No Cigar

No Cigar

No Cigar

Policy made plain.
Sept. 6 1998 3:30 AM

No Cigar

No cigar.

No Cigar

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You already know what that headline refers to, don't you? But how do you know?

In "Readme" recently we told of how a British newspaper tried to evade Britain's absurd Official Secrets Act by inviting Slate to publish an article by a former spy making spectacular charges against the British intelligence services. The idea was that once an American online publication--accessible in Britain--had told the tale, the British press could report that we had reported it. We ultimately declined this opportunity, reasoning that we could not honestly maintain that publication in Britain was merely "incidental," since the instant worldwide accessibility of Slate was, in fact, the whole point. The story was picked up, though, by a more provincial publication--the New York Times--which could more credibly make that claim. And thus the British papers were free to tell the tale.

In the past week or so, oddly, the same process has happened in reverse. A story that almost no American publication will report directly has been widely reported anyhow, sort of, in part in the form of reporting that the story has been reported in England. The story involves President Clinton, Monica Lewinsky, and a cigar, and allegedly is part of the special prosecutor's as-yet-unwritten report to Congress. The current status of this story is extremely peculiar. It has been Topic A in Washington. There have been jokes about it on Jay Leno and passing comments on the TV yack shows. The Drudge Report and the New York Post have told it in some detail. The British and other foreign presses have also reported it--on the Web as well as on paper. Not a word, though, in the "newspaper of record," the Times. And the Washington Post buried a coy discussion of the British coverage in the back half of a barely related article about columnists turning against Clinton. (Slate has been full of unilluminating references, in "The Breakfast Table," "Chatterbox," "Diary," and BT again.)

There is a real problem here, which the Internet obviously makes much worse. The Washington Post once got widely mocked for an editorial justifying the publication of a damaging rumor about a public official with the argument that while the rumor may not be true, it is true there is a rumor. But actually, there's something to that argument. On the one hand, a publication's standards of proof and taste should not be hostage to the lesser standards of other publications. On the other hand, a story can spread without the help of the establishment media to the point where making no acknowledgment of its existence becomes a failure in your basic duty to reflect reality.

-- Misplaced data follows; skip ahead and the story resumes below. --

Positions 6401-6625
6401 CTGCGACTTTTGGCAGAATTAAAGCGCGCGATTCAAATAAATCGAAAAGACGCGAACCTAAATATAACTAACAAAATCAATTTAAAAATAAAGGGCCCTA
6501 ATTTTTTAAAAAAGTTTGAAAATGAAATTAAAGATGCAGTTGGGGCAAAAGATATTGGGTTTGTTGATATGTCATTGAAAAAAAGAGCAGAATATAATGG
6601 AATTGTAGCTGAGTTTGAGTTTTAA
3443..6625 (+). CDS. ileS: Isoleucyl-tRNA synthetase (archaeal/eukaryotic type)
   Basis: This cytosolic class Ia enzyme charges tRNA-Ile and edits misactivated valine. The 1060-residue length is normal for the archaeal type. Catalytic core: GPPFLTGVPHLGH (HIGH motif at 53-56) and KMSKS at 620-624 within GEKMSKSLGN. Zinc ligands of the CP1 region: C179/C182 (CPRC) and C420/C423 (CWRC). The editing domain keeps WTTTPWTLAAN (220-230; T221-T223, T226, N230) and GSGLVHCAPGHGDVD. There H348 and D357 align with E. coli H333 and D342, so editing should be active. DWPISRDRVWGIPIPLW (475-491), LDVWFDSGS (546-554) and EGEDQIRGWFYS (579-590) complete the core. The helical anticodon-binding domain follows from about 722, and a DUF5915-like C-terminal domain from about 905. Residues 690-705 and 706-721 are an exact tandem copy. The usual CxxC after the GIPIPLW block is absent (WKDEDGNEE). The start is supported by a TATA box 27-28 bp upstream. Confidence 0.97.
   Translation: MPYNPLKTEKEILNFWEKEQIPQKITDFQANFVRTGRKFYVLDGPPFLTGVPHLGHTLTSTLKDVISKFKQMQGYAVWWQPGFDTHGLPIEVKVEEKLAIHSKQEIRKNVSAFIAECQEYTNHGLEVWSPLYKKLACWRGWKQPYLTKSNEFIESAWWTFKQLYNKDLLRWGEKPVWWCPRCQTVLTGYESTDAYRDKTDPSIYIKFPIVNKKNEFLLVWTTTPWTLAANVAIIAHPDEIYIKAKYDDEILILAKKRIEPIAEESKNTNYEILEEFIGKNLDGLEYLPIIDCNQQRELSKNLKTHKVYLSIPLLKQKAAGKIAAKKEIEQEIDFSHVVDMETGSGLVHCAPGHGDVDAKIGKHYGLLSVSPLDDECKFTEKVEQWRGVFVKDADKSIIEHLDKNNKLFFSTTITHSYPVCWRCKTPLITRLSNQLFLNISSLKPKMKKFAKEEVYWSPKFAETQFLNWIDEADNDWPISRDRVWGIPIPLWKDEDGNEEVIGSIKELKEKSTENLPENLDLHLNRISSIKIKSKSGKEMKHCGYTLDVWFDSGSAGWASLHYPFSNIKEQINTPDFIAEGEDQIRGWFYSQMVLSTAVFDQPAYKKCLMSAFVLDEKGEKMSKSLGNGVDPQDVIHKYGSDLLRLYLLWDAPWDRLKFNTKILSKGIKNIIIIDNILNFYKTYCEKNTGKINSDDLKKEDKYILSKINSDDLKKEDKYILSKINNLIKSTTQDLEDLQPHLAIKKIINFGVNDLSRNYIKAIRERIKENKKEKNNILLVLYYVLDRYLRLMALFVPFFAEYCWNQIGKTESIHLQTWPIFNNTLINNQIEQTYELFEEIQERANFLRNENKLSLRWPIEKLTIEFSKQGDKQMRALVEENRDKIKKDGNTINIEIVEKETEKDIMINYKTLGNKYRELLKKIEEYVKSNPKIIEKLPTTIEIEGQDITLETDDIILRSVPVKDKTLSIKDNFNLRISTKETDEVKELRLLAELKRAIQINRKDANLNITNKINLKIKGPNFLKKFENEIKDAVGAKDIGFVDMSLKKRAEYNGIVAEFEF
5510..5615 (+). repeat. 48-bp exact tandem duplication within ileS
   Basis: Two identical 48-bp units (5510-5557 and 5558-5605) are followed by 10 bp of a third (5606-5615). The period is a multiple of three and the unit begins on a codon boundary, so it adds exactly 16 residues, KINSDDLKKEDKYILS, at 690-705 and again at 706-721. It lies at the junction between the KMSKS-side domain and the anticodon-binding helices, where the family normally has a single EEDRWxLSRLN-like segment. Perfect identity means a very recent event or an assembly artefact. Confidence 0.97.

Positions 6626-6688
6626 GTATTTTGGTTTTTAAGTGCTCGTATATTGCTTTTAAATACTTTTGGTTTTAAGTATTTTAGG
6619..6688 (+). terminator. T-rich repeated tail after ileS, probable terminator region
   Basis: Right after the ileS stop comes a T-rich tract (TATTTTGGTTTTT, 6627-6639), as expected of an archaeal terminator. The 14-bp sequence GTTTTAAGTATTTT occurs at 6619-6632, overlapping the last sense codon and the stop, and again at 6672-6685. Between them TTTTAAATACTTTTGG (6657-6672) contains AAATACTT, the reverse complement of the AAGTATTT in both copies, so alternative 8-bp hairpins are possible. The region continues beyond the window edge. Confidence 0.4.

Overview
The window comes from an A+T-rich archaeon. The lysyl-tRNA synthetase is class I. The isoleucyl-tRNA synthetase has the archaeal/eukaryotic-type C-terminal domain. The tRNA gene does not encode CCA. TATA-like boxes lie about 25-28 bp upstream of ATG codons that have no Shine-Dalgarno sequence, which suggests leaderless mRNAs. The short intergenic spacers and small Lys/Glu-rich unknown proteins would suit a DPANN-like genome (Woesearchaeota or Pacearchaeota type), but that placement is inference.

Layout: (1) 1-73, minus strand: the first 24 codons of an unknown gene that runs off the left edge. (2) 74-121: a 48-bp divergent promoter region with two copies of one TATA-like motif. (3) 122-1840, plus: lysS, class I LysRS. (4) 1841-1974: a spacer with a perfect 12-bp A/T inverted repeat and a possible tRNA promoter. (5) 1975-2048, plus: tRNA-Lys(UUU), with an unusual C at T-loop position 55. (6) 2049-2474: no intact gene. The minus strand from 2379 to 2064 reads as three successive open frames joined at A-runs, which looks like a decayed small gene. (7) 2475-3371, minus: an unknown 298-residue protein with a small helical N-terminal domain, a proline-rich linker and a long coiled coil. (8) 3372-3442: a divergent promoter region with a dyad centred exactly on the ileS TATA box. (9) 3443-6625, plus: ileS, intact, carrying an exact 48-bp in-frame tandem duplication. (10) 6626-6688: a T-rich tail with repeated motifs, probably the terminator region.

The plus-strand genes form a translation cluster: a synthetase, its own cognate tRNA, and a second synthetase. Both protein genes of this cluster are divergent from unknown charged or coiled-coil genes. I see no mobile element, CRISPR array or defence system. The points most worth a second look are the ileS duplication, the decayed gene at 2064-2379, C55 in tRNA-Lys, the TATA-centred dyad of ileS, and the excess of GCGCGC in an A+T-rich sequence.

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What does seem unsatisfactory is the current netherworld where serious publications refer to the story as if everyone knows it without ever telling it straight. Burying the story as a way of sort of half-publishing it--the Washington Post approach--also seems silly. So if you don't know what the heck all this is about the cigar, see "Explainer." Of course, we're not saying it's true. We're just saying it's true that it's a rumor.

Lonely and Depressed and Proud of It

The lumber-byproduct media have reported with glee a study out of Carnegie Mellon University in Pittsburgh purporting to show that spending time on the Internet tends to make people more lonely and depressed. This contradicts the widespread view among cyberfolk (including, apparently, the study's own disappointed authors) that people staring into computer screens form a wonderful new type of electronic community. The authors claim to have corrected for the possibility that lonely, depressed people are more inclined to use the Internet to begin with, and a cyberwag quoted in USA Today has already made the requisite joke that maybe these people are depressed by being in Pittsburgh.

(The study is 25 pages long. To minimize the risk of loneliness and depression, read this nine page press release.)

So how can we Internet apologists explain away this finding? Well, try this. Perhaps Internet users are more depressed because they are better informed. Perhaps their feelings of increased loneliness are reflections of a deepened understanding of the human condition. Let's face it: The world is a mess, life is basically futile, and other people are pretty dreadful and don't like you much anyhow. And you'd never acquire all this superior insight if you didn't spend many, many hours on the Internet. So read Slate. A lot. And don't forget to floss.

--Michael Kinsley